You have a limited amount of time to file a personal injury (PI) claim that provides you with financial assistance in the aftermath of a car accident. Most insurance companies give policyholders 30 days to file a PI claim. If you decide to file a lawsuit for monetary damages, the statute of limitations for the majority of states runs between two and four years. Regardless of the time you have to file an insurance claim and a civil lawsuit, you should act with a sense of urgency to receive just compensation for your injuries.
What Do I Need to Do Before Filing a Personal Injury Claim?
Before you file an insurance claim and a civil lawsuit, you must follow a few steps to build the strongest case.
Treatment for Your Injuries
Both your insurance company and the judge hearing your lawsuit want to review medical documents verifying you suffered from one or more injuries. The results of diagnostic tests and records describing your treatments provide you with plenty of evidence to boost the strength of your PI claim.
Your insurance company and the judge hearing your case want to examine documents that confirm the car accident occurred, as well as how much of an impact it made on your life. You need to keep every receipt that documents the cost of treating your injuries, as well as the damage done to your vehicle and other items.
Contact a Personal Injury Lawyer
Before you interact with your insurance company and the judicial system, you should speak with a personal injury attorney to receive advice on how to proceed with your case. The advice comes during a free case evaluation where you get to ask questions, as well as provide a lawyer with the documents that form the foundation of your claim and lawsuit.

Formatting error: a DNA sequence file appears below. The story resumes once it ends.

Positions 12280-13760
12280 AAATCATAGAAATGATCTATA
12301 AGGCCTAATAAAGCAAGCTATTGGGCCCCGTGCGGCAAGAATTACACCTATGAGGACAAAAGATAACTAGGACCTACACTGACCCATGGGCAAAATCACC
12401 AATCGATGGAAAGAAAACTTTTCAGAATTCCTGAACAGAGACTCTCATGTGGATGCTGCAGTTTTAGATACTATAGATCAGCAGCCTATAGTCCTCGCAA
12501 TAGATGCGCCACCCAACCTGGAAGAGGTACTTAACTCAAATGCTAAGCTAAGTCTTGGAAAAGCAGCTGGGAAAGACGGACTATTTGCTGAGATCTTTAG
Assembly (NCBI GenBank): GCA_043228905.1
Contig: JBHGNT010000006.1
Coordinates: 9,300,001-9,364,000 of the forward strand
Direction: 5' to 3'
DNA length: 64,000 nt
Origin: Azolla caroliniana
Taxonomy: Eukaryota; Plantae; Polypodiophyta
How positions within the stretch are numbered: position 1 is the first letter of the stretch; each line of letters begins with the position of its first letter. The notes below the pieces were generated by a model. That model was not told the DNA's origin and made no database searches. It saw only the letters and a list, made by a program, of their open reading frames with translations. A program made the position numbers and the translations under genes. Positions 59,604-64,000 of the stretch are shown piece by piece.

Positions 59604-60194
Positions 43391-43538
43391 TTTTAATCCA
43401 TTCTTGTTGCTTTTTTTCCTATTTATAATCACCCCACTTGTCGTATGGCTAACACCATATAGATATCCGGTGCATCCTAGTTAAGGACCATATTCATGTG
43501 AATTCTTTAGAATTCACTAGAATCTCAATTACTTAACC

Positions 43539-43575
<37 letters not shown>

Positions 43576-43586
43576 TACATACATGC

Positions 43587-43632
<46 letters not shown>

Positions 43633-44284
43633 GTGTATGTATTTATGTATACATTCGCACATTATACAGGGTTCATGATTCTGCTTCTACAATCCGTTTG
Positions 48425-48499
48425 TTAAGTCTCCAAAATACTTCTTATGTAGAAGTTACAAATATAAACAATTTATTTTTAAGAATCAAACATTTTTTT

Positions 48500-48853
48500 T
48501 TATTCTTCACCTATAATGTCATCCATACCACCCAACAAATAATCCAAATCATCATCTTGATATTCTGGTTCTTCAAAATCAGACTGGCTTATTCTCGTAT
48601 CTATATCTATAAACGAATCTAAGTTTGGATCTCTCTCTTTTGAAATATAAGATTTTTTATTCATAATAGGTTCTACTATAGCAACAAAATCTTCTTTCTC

What is the Time Limit to File a Claim?
The time limit you have to file a civil lawsuit that seeks monetary damages depends on where you live. Whether you have two or five years, you should act immediately to boost the chances of getting an insurance claim approved and winning a favorable legal judgment for just compensation. Some states impose a different statute of limitations for different types of personal injury cases.
In Texas, Georgia, and California, you have two years to file the proper paperwork that initiates a civil lawsuit. Massachusetts gives plaintiffs three years and Florid provides plaintiffs four years to get the legal ball rolling on a personal injury claim.
The statute of limitations imposed by most states is more than enough time to file a civil lawsuit. However, you should act immediately to get the money you need to pay off medical bills and cover lost wages. Failing to take action with a sense of urgency might mean missing out on compensation for economic, non-economic, and punitive damages. Non-economic damages include pain and suffering, which covers the mental and emotional issues that develop after an auto accident.
Contact a Personal Injury Lawyer
Working with a personal injury attorney helps you gather and organize the evidence you need to file an insurance claim and a civil lawsuit. Your legal counsel also ensures you file the documents you need to file before the expiration of the statute of limitation.
Schedule a free case evaluation today to start the claim filing process.